The computer (UNIVAC) was connected to the plotting board so the computer operator could place the Mercator Grid (xy axis) numbers on the plotting board. Then, our two plotting board operators worked backwards from the target to the point the bombs drop, and mark it on the board.

The B-52 bombers were always in a group of three, called a “cell.” They weren’t based in South Vietnam, and would have to fly in from either Utapao Airbase near Bangkok or the Andersen Airforce Base, Guam. In a typical bomb run, the lead B-52 would radio us about 30 minutes beforehand to confirm their bomb load and other statistics (altitude, air speed, etc.). “This is Red 1 calling Bongo (our code name).”

After reaching the IP (initial point of the bomb run), our controller was the only person authorized to speak with the pilot. During those next 15 minutes, if the B-52 cell drifted away from the center line, our controller would give the pilot small heading corrections, like “half a degree left.” And, as they approached the target, he would say, “5-4-3-2-1 hack,” and it was “bombs away.” Sometimes we got a photo reconnaissance to show our accuracy with a certain mission. When we were within 25 miles of the bombing, we could hear the rumbling in the distance, and we’d know.

Although the B-52 missions were our primary responsibility, we also directed many tactical fighter missions, usually two planes of either F-4 Phantoms (Navy and Air Force) or F-100 Super Sabres (strictly Air Force). If their target was “socked in” due to weather or they were “bingo fuel” (low on fuel) and they needed a target, the pilot would radio us. As you can imagine, these missions came on short notice. I’d quickly call II DASC (Direct Air Support Center for II Corp) and ask for a target. They gave me one close to the fighters, generally saying it is a “known enemy location.” It wasn’t a secure phone line, so the target was always encrypted with a code that changed every night at 2400 hours.

Stephan Thronson spent many hours in the radar room during the Vietnam War. Contributed photo

For these spur-of-the-moment missions, we still went through our steps. Our computer operator ran the xy numbers, I had the proper manual and determined at which point the bombs should drop, the crew chief and computer operator double checked for accuracy, the plotting board operator marked the target, the radio operator locked on the lead aircraft, and our controller radioed the lead fighter and got them heading to the appropriate altitude and IP. With everyone working together—fighter fuel remaining a factor—we could complete the whole mission in 20 minutes.

We generally used 12,000 feet for the bombing altitude on these missions. Most of the mountains along the trail were less than 10,000 feet, and we wanted to be a few thousand feet above the highest land elevation. The most unusual mission while I was on duty involved a C-130 Hercules with a 15,000-pound “block buster” bomb, used to flatten jungle ground so helicopter missions could take place. The Hercules was a large, four- engine cargo plane, not designed to drop bombs, and the bomb was dropped from the back cargo door.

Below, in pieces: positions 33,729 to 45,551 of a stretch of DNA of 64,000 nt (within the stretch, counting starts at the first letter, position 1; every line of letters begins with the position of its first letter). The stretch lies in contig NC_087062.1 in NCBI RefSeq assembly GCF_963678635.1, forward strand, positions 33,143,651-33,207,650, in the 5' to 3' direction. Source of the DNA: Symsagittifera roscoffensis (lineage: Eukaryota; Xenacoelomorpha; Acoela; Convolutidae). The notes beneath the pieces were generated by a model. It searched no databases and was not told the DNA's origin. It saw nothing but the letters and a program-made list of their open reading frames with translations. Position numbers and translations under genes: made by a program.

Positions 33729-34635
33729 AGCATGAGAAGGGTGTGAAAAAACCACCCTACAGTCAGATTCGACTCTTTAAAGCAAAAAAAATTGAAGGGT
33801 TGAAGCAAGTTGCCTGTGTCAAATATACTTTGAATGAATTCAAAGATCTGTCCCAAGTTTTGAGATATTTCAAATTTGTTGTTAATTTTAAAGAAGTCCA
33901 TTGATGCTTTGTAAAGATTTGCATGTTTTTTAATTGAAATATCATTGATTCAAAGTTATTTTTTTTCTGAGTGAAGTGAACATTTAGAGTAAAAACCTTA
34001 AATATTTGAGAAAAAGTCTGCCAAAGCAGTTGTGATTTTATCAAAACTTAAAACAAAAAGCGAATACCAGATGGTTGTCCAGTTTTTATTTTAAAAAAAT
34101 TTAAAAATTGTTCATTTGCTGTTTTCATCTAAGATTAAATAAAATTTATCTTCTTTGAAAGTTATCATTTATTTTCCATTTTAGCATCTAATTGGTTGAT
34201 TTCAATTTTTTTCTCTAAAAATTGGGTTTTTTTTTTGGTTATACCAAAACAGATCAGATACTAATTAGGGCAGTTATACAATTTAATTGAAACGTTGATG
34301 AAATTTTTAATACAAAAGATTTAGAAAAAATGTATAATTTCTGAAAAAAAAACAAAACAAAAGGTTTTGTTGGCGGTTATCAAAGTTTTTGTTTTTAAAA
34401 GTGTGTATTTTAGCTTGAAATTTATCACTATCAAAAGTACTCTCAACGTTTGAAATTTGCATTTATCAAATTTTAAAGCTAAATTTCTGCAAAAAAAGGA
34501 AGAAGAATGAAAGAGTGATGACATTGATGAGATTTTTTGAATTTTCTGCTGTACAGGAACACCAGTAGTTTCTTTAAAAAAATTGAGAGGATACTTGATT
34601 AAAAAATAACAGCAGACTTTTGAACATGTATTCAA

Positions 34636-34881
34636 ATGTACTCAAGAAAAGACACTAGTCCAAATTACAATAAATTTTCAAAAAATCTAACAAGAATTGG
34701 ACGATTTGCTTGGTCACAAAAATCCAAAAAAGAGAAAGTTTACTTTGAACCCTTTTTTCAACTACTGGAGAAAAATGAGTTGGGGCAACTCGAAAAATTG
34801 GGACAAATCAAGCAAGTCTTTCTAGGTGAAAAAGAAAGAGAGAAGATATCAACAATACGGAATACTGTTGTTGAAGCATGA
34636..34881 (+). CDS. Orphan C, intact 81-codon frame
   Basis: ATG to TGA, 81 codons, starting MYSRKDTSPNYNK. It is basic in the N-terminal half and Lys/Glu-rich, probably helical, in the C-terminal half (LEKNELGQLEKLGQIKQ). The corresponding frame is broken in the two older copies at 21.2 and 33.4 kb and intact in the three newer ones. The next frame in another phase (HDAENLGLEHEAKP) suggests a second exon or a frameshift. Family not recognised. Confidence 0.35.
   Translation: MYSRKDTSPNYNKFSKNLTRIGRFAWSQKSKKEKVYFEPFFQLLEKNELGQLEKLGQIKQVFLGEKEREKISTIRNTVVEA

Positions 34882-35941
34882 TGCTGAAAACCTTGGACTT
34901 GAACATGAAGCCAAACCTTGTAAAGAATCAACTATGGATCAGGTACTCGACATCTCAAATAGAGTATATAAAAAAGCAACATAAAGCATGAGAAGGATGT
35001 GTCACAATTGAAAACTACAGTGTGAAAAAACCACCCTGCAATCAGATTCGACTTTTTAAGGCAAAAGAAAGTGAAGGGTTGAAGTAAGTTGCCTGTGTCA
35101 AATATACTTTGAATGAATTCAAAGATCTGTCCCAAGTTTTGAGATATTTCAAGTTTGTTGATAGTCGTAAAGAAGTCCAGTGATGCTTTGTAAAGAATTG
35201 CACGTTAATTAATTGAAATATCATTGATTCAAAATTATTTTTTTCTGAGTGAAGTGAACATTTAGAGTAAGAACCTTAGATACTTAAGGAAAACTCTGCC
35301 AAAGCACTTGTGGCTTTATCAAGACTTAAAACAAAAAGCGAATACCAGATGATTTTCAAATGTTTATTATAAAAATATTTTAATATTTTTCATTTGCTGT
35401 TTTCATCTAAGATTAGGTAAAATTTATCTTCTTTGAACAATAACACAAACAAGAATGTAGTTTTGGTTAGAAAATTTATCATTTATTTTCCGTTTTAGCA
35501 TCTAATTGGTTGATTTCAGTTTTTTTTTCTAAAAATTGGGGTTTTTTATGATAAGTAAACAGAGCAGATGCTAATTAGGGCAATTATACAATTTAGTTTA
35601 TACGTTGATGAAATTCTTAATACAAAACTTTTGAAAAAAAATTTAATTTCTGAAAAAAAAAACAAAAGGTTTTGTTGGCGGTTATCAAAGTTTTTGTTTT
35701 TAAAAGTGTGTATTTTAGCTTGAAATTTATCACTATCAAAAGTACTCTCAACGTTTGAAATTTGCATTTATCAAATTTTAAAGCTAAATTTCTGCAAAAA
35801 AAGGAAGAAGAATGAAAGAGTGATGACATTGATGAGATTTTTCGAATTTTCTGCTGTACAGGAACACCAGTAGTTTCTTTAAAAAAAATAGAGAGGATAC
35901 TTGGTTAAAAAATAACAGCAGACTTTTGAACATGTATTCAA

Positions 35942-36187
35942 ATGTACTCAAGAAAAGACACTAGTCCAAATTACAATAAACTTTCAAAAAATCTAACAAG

It’s important to note, our teams were always aware of the areas we were targeting, staying at least 2,000 yards from a village, or Buddhist temple. While I was in Vietnam, we heard of one radar site that miscalculated on a block buster mission. The bomb exploded on the edge of a village and quite a few Vietnam civilians were killed. That crew was sent back to the states. Our captain and crew chief always emphasized, “check and recheck.” We dealt with a lot of different aircraft and ordinances, so it’s easy to see how miscalculations can happen.

While in Vietnam, we also had several opportunities to help civilians in our area. They had a poor, neglected way of life, and they worked hard for the little they had. There was no warm water, sewage was running on the surface of the land, and there was always a bad smell, yet the people were always friendly toward us.

The conditions of the area mandated that we take a malaria pill each day and sleep under mosquito netting at night. On one occasion, we got a shipment of Red Cross clothing, and our operations officer asked me to be his driver. We headed to a leper community to deliver the clothing. It was an eye-opening experience; something you don’t ever forget.

There were three local women who washed our clothes—on a cement pad, with a hose and Tide laundry soap; their only way to agitate the wash was to stomp on it, in a tub, like grapes. They did this for us, and we paid them three MPCs (military payment certificates) each month. U.S. currency was worth too much on the black market, so when we got to Vietnam, we all had to convert our U.S. currency to paper MPCs for buying any goods or services in the area.

The women would eat their noon meal at the barracks out of an electric skillet, and occasionally brought their young children along for a shower because we had warm water. They helped us out a lot while we were there, and I’ve often wondered what happened to them—if they had survived.

We always knew if, and when, the U.S. pulled out of the war, it would be lost to North Vietnam, because the South was unable to fight on their own. In January 1973, the U.S., North and South Vietnam, and the Vietcong signed a peace agreement. Soon after, the communists violated the cease fire, and by early 1974, full-scale war had resumed. In one year, authorities reported 80,000 South Vietnamese soldiers and civilians had been killed.

Looking back, my war experience is something I never regretted. I was able to help the local people of Vietnam, my crew and my country; and it shaped my future more than I could ever have imagined. It ended up being the story of my life.